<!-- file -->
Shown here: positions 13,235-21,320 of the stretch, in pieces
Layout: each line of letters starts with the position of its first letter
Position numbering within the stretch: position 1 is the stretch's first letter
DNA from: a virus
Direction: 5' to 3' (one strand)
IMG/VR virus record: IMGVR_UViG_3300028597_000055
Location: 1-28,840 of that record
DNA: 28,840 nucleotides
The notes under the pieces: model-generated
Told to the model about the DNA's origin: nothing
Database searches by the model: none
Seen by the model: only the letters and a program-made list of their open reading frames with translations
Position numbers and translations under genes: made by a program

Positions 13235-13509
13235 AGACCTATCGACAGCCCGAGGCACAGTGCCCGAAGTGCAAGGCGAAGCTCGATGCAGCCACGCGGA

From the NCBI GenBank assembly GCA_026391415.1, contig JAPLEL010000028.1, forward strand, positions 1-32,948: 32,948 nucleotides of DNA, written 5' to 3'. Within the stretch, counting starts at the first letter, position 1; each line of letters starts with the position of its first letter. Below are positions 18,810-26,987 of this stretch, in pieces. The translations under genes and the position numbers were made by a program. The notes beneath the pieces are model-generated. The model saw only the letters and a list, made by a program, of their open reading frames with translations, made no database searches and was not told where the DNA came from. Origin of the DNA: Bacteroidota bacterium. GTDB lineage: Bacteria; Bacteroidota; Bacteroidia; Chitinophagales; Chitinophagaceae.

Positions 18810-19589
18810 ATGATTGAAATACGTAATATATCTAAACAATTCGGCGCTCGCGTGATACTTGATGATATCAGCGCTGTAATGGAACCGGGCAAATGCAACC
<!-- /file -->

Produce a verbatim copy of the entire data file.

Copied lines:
Shown here: positions 13,235-21,320 of the stretch, in pieces
Layout: each line of letters starts with the position of its first letter
Position numbering within the stretch: position 1 is the stretch's first letter
DNA from: a virus
Direction: 5' to 3' (one strand)
IMG/VR virus record: IMGVR_UViG_3300028597_000055
Location: 1-28,840 of that record
DNA: 28,840 nucleotides
The notes under the pieces: model-generated
Told to the model about the DNA's origin: nothing
Database searches by the model: none
Seen by the model: only the letters and a program-made list of their open reading frames with translations
Position numbers and translations under genes: made by a program

Positions 13235-13509
13235 AGACCTATCGACAGCCCGAGGCACAGTGCCCGAAGTGCAAGGCGAAGCTCGATGCAGCCACGCGGA

From the NCBI GenBank assembly GCA_026391415.1, contig JAPLEL010000028.1, forward strand, positions 1-32,948: 32,948 nucleotides of DNA, written 5' to 3'. Within the stretch, counting starts at the first letter, position 1; each line of letters starts with the position of its first letter. Below are positions 18,810-26,987 of this stretch, in pieces. The translations under genes and the position numbers were made by a program. The notes beneath the pieces are model-generated. The model saw only the letters and a list, made by a program, of their open reading frames with translations, made no database searches and was not told where the DNA came from. Origin of the DNA: Bacteroidota bacterium. GTDB lineage: Bacteria; Bacteroidota; Bacteroidia; Chitinophagales; Chitinophagaceae.

Positions 18810-19589
18810 ATGATTGAAATACGTAATATATCTAAACAATTCGGCGCTCGCGTGATACTTGATGATATCAGCGCTGTAATGGAACCGGGCAAATGCAACC